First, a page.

How do I cite and reference?
Two elements are essential to correctly using others' work in yours. These are:
- an in-text citation
- a reference list at the end of your work.
An in-text citation must be provided for every direct quotation, paraphrase or summary of another's work or idea.
Quoting is using the exact words of another author. If you use a quotation, the in-text citation should include the page (or paragraph) in which the words were found. Short quotations should be enclosed with single (' ') or double quotation marks (" ").
"Kind and new acts, performed daily over as little as 10 days, can increase life satisfaction" (Buchanan & Bardi 2010, p. 236).
Long quotations should be indented. Quotation marks are not necessary.
Some of the difficulties in carrying out competitor analysis are described by Hussey (2001):
Without sound analysis and creative strategic thinking companies are unlikely to produce world-beating strategies. Creativity is about insight and the use of imagination and adaptability. It is also about harnessing personal creativity to corporate ends (p. 212).
Paraphrasing is writing the ideas of another author in your own words. If you paraphrase another author, or authors, you still need to provide an in-text citation.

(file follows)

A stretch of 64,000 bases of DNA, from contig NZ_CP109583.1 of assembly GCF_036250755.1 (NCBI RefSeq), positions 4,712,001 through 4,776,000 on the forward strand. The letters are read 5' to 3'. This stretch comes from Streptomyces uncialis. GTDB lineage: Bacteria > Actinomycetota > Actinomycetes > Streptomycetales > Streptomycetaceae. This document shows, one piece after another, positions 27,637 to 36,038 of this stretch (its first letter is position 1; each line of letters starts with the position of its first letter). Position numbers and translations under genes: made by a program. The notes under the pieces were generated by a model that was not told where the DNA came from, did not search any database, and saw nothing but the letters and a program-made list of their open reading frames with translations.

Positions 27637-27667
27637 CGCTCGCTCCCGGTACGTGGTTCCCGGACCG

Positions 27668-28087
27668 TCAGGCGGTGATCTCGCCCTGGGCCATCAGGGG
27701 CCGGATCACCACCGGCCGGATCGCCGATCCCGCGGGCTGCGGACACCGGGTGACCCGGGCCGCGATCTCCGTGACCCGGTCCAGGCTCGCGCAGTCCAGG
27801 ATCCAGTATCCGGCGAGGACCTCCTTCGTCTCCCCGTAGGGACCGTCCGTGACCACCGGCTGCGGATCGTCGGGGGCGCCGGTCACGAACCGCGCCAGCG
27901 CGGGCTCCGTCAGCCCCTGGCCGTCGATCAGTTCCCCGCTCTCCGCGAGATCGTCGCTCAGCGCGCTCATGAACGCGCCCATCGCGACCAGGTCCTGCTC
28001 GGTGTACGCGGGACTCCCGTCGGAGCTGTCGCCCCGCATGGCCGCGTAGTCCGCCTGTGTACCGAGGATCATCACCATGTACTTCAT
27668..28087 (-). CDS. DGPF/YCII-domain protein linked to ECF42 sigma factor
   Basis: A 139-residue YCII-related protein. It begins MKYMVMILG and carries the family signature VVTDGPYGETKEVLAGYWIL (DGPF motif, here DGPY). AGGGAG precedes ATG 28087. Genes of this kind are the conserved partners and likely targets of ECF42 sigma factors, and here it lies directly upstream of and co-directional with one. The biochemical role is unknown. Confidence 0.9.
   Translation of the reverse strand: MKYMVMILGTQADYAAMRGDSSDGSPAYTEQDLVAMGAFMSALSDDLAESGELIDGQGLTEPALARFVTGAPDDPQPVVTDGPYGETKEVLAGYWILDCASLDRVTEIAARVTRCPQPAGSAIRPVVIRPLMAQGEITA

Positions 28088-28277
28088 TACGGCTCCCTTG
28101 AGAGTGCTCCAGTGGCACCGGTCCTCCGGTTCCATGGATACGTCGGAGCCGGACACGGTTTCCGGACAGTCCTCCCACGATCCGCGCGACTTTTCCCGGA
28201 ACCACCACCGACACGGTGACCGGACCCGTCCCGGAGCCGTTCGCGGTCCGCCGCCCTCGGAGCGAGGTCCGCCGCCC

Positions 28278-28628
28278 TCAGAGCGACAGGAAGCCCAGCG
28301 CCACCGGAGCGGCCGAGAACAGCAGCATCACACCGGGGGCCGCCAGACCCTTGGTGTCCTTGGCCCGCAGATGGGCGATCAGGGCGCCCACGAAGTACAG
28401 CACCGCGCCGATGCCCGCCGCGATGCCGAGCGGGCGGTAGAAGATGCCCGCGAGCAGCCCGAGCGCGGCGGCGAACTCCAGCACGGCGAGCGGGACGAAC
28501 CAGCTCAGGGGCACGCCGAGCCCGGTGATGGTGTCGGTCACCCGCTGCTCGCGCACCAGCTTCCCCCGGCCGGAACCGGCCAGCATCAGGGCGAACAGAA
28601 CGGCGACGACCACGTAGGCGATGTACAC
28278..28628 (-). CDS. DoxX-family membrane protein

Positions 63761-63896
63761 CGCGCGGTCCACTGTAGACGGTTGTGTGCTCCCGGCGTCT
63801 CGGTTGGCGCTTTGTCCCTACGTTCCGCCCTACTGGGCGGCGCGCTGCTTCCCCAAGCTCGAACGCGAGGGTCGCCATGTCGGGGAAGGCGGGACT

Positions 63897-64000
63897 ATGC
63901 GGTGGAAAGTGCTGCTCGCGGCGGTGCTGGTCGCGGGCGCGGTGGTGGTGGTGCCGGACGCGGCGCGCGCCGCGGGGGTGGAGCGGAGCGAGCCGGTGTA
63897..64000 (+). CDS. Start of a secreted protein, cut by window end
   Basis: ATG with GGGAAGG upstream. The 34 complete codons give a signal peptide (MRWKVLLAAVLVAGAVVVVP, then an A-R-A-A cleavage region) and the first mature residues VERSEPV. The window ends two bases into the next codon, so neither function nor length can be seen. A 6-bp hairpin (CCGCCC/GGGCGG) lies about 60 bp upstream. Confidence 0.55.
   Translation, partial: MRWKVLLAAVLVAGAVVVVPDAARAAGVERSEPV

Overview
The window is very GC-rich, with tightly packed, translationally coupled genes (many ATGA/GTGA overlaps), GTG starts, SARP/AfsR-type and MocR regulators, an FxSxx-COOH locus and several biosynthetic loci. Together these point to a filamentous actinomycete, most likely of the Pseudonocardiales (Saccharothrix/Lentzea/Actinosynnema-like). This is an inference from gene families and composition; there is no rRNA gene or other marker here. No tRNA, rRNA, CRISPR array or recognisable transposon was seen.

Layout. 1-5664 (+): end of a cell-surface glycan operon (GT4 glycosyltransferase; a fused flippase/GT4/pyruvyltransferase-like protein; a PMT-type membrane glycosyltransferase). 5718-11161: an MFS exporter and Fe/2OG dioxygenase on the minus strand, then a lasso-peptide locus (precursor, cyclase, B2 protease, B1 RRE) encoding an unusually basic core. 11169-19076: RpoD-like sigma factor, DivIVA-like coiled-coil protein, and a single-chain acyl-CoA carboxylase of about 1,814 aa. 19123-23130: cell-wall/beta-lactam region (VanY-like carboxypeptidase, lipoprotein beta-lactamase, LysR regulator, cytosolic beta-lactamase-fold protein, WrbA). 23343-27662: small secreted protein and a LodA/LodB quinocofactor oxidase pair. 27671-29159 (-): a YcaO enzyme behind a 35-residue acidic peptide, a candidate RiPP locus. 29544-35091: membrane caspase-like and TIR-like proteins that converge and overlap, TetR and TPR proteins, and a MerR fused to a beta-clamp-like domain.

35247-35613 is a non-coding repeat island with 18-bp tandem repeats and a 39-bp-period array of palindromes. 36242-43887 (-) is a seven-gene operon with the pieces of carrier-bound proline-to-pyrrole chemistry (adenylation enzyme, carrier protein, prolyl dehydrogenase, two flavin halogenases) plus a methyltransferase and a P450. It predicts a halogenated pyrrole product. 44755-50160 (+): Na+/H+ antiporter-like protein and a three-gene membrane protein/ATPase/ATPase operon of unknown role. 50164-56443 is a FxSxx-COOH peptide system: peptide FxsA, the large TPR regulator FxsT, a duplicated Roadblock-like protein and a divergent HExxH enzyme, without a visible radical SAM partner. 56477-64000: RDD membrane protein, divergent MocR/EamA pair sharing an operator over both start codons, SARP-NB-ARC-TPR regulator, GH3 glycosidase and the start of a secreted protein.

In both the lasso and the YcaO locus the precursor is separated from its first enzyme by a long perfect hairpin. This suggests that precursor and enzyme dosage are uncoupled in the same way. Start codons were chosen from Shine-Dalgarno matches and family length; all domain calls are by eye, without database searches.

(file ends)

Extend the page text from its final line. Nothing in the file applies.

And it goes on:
Paraphrasing is a skill that takes time to perfect. Use the activity below for more information about how develop your paraphrasing skills.
Activity – Which is an acceptable way of paraphrasing?
Summarising involves condensing a large amount of text, or an author's work as a whole, into a few sentences. This is often an entire book, book chapter or journal article. An in-text citation is still required for summaries, but a page number is not, unless you can identify a specific page or passage that the idea has come from.
Quick tip: In-text citations can be formatted differently depending on the referencing style. For example, APA is an author-date style, which means that the in-text citation includes the author and date of publication within the body of the text. In Numbered styles, such as Vancouver, the in-text citation consists of a number (either in brackets or superscript) which corresponds with the same number in the reference list.
Reference lists and bibliographies
In addition to the in-text citation, you must also provide an accurate list of references for everything you use to write your assignment. A reference provides the reader with all the information needed to accurately identify the original source of the authors you have cited in-text.
Activity - Elements of a reference
Quick tip: Did you know that Reference Lists and Bibliographies are different? Reference Lists are a list of the sources you have cited within a piece of writing and are a requirement of correct referencing. Bibliographies will also list these sources, but in addition will include details of any other information sources you may have read or consulted during the research process, but haven't cited. Always check with your tutor or lecturer to determine which is required.